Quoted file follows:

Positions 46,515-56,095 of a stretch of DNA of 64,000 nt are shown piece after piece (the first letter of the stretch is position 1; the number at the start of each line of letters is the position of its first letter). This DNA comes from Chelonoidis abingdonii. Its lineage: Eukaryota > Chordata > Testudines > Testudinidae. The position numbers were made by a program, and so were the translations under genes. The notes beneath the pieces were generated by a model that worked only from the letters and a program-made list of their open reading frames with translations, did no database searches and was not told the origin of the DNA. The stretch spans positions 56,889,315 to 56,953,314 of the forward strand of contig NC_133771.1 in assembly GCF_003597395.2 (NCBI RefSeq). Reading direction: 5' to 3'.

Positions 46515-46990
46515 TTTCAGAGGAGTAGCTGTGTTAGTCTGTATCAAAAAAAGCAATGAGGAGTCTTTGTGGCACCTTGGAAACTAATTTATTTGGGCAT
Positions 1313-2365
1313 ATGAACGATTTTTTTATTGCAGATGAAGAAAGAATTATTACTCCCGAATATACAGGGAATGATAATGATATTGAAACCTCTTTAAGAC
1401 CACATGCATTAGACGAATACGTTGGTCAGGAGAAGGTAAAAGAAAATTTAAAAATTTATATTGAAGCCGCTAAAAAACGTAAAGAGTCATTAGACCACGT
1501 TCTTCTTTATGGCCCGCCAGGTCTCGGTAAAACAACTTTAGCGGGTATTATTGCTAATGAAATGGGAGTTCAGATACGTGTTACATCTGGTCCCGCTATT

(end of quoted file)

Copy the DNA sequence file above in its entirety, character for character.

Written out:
Positions 46,515-56,095 of a stretch of DNA of 64,000 nt are shown piece after piece (the first letter of the stretch is position 1; the number at the start of each line of letters is the position of its first letter). This DNA comes from Chelonoidis abingdonii. Its lineage: Eukaryota > Chordata > Testudines > Testudinidae. The position numbers were made by a program, and so were the translations under genes. The notes beneath the pieces were generated by a model that worked only from the letters and a program-made list of their open reading frames with translations, did no database searches and was not told the origin of the DNA. The stretch spans positions 56,889,315 to 56,953,314 of the forward strand of contig NC_133771.1 in assembly GCF_003597395.2 (NCBI RefSeq). Reading direction: 5' to 3'.

Positions 46515-46990
46515 TTTCAGAGGAGTAGCTGTGTTAGTCTGTATCAAAAAAAGCAATGAGGAGTCTTTGTGGCACCTTGGAAACTAATTTATTTGGGCAT
Positions 1313-2365
1313 ATGAACGATTTTTTTATTGCAGATGAAGAAAGAATTATTACTCCCGAATATACAGGGAATGATAATGATATTGAAACCTCTTTAAGAC
1401 CACATGCATTAGACGAATACGTTGGTCAGGAGAAGGTAAAAGAAAATTTAAAAATTTATATTGAAGCCGCTAAAAAACGTAAAGAGTCATTAGACCACGT
1501 TCTTCTTTATGGCCCGCCAGGTCTCGGTAAAACAACTTTAGCGGGTATTATTGCTAATGAAATGGGAGTTCAGATACGTGTTACATCTGGTCCCGCTATT